Carpal Tunnel Release Post-Operative Care

The following are post-operative instructions for patients who have undergone carpal tunnel release of their wrist. Please refer to this reference sheet, which should probably answer most of the questions you might have. If you have further questions that need immediate answering, contact our office at (970) 879-BONE (2663)

You will have a bulky dressing and splint. Although it is very unlikely, you may notice some bloody spotting coming through the outer Ace wrap. It is important for you to watch this area, and contact us if it continues to spread. Otherwise, any small area of spotting will dry and can be ignored until you remove the dressings.

The suture utilized in closing the wound is a nylon, non-absorbable suture. You are NOT to remove these sutures under any circumstance. The sutures will be removed by your doctor or their staff in the office. This usually occurs 7-10 days after surgery but may be longer and this is okay.

Elevation will help minimize the pain and swelling after surgery, especially during the first few days. Elevation, to be effective, involves keeping your wrist above the level of your heart. You can keep ice packs on the palmar side of the splint continually during the first few days without risk of frostbite injury to the underlying skin as long as the original dressings are in place. I feel that elevation is more important than icing due to the thickness of the splint and dressings.

You can remove your dressings to shower 5 days after the surgery. (Surgery on Wednesday:shower on Sunday). Remove the dressings to the sutures, shower, allow the wound to dry. Apply a light gauze dressing or large Band-Aid and the Ace wrap if desired. You can repeat this routine daily until follow-up. If you’re more comfortable leaving the dressing on that is okay. Simply keep the splint and dressing from getting wet during showering by elevating your arm. If there is any noticeable or persistent drainage from the incision site, or any surrounding red areas, please contact us immediately.

We try to schedule your first post-operative visit prior to your arthroscopic surgery. If you do not, we call all patients the day after your surgery and your first post-operative visit can be scheduled at that time. This first visit is usually two or three days after your surgery. If you live very far away, special consideration is given and other arrangements can be made (e.g. you live in the Winter Park, Granby, Craig or Kremmling area).

In general the recovery from carpal tunnel release is rapid and can be accomplished with home exercises. Therapy is rarely needed. If you prefer a prescription for formal therapy, please inform the physician or their nurse.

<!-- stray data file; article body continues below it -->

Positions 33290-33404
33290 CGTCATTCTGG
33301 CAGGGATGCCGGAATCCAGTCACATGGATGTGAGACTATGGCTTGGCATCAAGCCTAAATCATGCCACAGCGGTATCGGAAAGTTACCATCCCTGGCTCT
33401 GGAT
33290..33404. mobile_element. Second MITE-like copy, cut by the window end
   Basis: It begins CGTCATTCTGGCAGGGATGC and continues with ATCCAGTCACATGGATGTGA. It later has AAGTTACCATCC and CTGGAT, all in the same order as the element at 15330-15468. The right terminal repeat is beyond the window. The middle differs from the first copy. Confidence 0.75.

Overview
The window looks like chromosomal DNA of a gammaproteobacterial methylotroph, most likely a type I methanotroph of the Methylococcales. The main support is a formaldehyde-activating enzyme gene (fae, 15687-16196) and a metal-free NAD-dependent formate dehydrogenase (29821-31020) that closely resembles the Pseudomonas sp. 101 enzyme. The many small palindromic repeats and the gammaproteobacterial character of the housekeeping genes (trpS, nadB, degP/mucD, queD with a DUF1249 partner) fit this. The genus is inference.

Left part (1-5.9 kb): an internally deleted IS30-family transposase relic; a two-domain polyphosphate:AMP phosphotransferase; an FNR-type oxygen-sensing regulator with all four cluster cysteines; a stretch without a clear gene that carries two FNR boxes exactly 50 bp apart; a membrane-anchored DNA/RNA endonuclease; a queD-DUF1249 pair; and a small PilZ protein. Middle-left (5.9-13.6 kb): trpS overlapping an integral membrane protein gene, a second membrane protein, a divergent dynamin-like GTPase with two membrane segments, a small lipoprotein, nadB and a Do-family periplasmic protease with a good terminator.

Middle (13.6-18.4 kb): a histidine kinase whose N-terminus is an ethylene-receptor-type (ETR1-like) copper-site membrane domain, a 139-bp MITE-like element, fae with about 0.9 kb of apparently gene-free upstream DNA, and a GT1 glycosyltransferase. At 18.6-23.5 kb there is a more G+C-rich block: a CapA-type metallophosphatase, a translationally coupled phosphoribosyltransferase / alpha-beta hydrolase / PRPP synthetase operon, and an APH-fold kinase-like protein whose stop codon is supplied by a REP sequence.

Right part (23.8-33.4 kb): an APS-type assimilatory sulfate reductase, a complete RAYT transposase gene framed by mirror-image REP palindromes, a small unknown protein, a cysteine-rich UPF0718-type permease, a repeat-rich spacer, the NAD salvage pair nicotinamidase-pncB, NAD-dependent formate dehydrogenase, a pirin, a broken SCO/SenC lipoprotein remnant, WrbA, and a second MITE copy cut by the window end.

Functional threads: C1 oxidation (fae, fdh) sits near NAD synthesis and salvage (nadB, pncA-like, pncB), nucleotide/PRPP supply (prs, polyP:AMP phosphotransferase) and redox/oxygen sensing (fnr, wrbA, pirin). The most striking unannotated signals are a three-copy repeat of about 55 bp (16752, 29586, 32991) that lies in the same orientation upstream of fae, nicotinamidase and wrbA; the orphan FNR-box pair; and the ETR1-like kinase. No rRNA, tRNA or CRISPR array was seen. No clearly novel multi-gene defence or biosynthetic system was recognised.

Unless instructed otherwise, we encourage you to increase motion of your fingers as soon as possible, within your comfort range. You can use the hand for routine activities. I do not want you to do any heavy lifting, pushing, or pulling until the wound heals.

You will be provided with a prescription for a pain medication when you are ready to leave the hospital. Usually we will prescribe Hydrocodone or Oxycodone. These are both generic names for two different narcotic pain relievers. If you are aware of a certain pain medication that you have previously had problems with, or one that you normally respond favorably to, please inform us so that we can give you the appropriate prescription. You may have the prescription prior to surgery to avoid filling it the day of surgery. You might also be given a prescription for an anti-inflammatory medication Toradol (ketorolac) that will help lessen pain and swelling. Tylenol and Acetaminophen are the same medicine. You should not use Tylenol if you are using the Percocet/Roxicet or Lorcet prescription medications since they already contain tylenol/acetaminophen. If in doubt check the prescription label to be sure acetaminophen is not in your medication. We try and avoid over-the-counter anti-inflammatory medications such as Ibuprofen (Advil, Aleve, Nuprin, etc.). If you have a history of ulcers or of stomach irritation with aspirin or anti-inflammatory drugs, then you should avoid using Toradol. Please try to anticipate the need for any refills on your pain medication, and contact our office early in the day the day before running out completely. I cannot provide prescription refills after business hours or on weekends, so please plan ahead.

Carpal tunnel release surgery is a fairly simple outpatient surgery, so postoperative complications are quite rare. The incidence of an infection deep within the hand is literally one out of thousands. Onset of symptoms would be approximately 5-7 days following surgery, and would consist of a significant increase in pain, swelling, warmth, and redness of the hand, wrist, or forearm, fever, chills or night sweats. More common, but still quite rare, would be a small superficial infection or irritation at the skin incision.

Contact our office for any concerns at 970-879-BONE (2663).